I’ve got a great new investment for you. You’ll love it. We’re going to bundle up a bunch of bad debt from BBB- borrowers who basically can’t borrow another cent, mix it up with some insurance guarantees, and then present it to Standard & Poor’s and Moody’s. The rating agencies will give the bonds a AAA rating. We’re going to do a trillion dollars of this, and the insurers will be perfectly fine insuring all this. It’s a no-brainer investment. How much will you give me?
If this sounds like I’m talking about 2008, CDO syndication of sub-prime debt, and AIG and others offering Credit Default Swaps, or CDSs, as derivates used to hedge against CDO losses1, you have a good memory, but I’m not. I’m actually talking about the new European Bailout Fund which was much-hyped towards the end of last week. 2 Maybe the EU finance ministers missed the whole 2008 crisis, but even if they did, it’s hard to believe they expect the rest of us to buy their bonds based on the exact same false premises. Fool me once, shame on you; fool me twice—oh, never mind. Here’s the problem:
The Irish government needs a bailout. They can’t borrow at anything but a junk bond rate. So the EU announces to much fanfare that the big Trillion Dollar Bailout fund will come to the rescue. But wait, it’s not a fund. It’s a “facility,” and it doesn’t currently have a single cent in it. 3 Instead, it’s a facility that will issue bonds itself to other investors. So the Irish debt has a lousy rating, but magically the bonds the Bailout facility issues turn into AAA securities. How? Because the remaining EU member states (those not recipient of bailout funds) put their “full faith and credit” behind the facility and guarantee it. Heard that one before? Yes, that’s the phrase everyone thought applied to the US government’s support Fanny and Freddie, but didn’t (and that worked out well, didn’t it?), but it’s also directly analogous to the commitment AIG made in the form of its CDSs before the meltdown. AIG provided derivatives worth trillions of dollars of CDOs without much regard to whether, if those bundles of CDOs eventually defaulted at higher rates than projected, they would have the capital to post as the collateral required to support those CDS policies. 4
Here’s why this European facility looks just like the CDS crisis: the guaranteeing countries guarantee the debts of the bailed out countries. But some of those guaranteeing countries (Spain, Portugal, Italy, etc.) are already teetering on the brink. Which means they may default. And need bailouts themselves, guaranteed by the remaining countries. The collateral requirement balloons far bigger than the original Irish crisis: now it includes failures in Spain and Italy and Portugual as derivate problems of the core crisis. Just as AIG’s derivatives policies forced AIG to post collateral far greater than the underlying CDOs. So who ends up holding the bag? AIG—I mean Germany. For exactly how long do you think the Germans will guarantee the debts of the mismanaged Mediterranean (and Irish) economies? This isn’t just counterparty risk, it’s political risk. The future of the EU itself hangs in the balance. If the Germans pull out, precisely who would guarantee these debts?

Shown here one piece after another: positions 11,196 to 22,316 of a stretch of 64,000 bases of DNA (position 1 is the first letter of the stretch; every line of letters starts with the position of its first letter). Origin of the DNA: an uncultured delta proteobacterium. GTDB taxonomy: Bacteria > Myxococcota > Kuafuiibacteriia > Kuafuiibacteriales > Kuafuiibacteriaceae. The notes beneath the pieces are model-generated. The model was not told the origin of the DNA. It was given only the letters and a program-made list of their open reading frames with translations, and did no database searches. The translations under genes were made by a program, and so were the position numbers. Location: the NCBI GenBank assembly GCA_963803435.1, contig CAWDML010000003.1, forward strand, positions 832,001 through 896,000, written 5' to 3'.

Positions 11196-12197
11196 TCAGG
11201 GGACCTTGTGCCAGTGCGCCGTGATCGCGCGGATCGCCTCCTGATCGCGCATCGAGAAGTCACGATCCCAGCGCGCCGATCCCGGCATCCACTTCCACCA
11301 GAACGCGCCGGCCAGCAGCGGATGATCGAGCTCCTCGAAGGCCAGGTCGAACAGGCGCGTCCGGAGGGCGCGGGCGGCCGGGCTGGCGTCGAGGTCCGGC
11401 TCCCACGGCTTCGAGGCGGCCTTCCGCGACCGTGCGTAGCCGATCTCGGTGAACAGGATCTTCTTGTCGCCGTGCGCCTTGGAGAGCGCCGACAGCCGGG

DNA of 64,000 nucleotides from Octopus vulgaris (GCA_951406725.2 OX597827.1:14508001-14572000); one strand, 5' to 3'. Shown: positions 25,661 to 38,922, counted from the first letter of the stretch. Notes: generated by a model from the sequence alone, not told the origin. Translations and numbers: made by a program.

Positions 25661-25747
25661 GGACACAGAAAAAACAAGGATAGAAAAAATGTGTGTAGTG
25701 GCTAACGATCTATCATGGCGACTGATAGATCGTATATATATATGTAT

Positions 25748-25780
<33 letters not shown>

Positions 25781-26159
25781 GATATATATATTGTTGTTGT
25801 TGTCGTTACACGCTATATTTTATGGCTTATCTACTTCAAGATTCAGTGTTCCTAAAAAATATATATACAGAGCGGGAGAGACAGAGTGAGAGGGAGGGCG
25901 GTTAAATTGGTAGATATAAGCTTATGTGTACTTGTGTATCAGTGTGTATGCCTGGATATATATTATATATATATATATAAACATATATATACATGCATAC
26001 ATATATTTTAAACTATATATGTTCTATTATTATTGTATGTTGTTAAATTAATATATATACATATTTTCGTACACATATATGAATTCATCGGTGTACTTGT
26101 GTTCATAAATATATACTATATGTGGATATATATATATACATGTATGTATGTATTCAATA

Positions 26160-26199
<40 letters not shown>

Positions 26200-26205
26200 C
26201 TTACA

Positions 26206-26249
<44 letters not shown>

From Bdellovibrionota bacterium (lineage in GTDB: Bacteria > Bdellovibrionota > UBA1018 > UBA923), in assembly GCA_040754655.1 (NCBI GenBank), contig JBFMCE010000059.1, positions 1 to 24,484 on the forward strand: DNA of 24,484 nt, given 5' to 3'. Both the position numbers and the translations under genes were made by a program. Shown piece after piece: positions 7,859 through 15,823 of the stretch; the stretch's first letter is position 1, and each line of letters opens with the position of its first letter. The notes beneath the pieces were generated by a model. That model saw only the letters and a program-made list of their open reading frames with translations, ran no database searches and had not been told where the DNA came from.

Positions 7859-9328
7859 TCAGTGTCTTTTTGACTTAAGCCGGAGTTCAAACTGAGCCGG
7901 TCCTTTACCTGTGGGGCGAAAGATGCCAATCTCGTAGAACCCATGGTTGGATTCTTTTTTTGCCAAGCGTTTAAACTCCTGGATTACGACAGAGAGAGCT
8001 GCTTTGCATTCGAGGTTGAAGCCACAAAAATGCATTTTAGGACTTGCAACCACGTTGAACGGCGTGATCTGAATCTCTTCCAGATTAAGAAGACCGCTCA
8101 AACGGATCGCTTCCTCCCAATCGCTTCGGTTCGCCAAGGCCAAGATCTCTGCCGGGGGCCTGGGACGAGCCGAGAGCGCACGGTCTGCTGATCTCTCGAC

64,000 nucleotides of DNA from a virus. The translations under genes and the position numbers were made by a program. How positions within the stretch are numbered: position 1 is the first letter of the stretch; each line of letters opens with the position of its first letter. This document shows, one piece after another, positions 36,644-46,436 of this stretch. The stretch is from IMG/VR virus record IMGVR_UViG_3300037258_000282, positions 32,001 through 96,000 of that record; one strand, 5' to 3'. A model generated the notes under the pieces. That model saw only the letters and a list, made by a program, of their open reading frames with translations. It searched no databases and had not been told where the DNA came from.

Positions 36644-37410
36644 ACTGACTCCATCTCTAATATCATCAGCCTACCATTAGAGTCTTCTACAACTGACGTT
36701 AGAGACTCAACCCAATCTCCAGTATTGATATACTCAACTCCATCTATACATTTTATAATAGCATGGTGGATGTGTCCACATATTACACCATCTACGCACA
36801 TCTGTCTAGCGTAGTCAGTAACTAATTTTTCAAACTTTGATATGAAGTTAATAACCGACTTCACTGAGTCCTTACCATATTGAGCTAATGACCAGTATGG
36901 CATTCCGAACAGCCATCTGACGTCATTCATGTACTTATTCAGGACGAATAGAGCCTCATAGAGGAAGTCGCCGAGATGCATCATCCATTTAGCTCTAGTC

Like any other native New Yorker, the theater-going part of me used to dread the announcement that was occasionally heard just as the house lights went down: “In this evening’s performance, the role of King Lear, normally played by Sir Anthony Hopkins, will be played by Justin Bieber.” Everybody in the audience groans. A few leave. I’m having that same reaction to today’s performance of the European Bailout Fund. “In today’s performance, the role of the Guarantor usually played by AIG will be played by Germany.” We all groan. You can see the bond fund managers leaving for the doors already. Oh, look, there goes Alliance Bernstein. And there goes CALPERS. I wonder whether PIMCO will stay for the second act….
- There was also straight out insurance against CDO losses, offered by such firms as FSA; for more details, read Michael Lewis’s excellent The Big Short: Inside the Doomsday Machine [↩]
- The facility has actually existed since May of this year; last week’s announcement marks the first deployment of the facility. It becomes a permanent feature of the EU in 2013—if the EU makes it that long! [↩]
- For a some great background information on the European Bailout facility, listen to Friday’s NPR Planet Money podcast. I can’t recommend Planet Money enough. [↩]
- The problem for AIG was not paying out on these insurance policies, since that was the job of FSA and MBIA. Instead, it was the hugely inflated requirements of AIG to post collateral as a requirement of the CDS agreements which itself was too much for AIG to handle. [↩]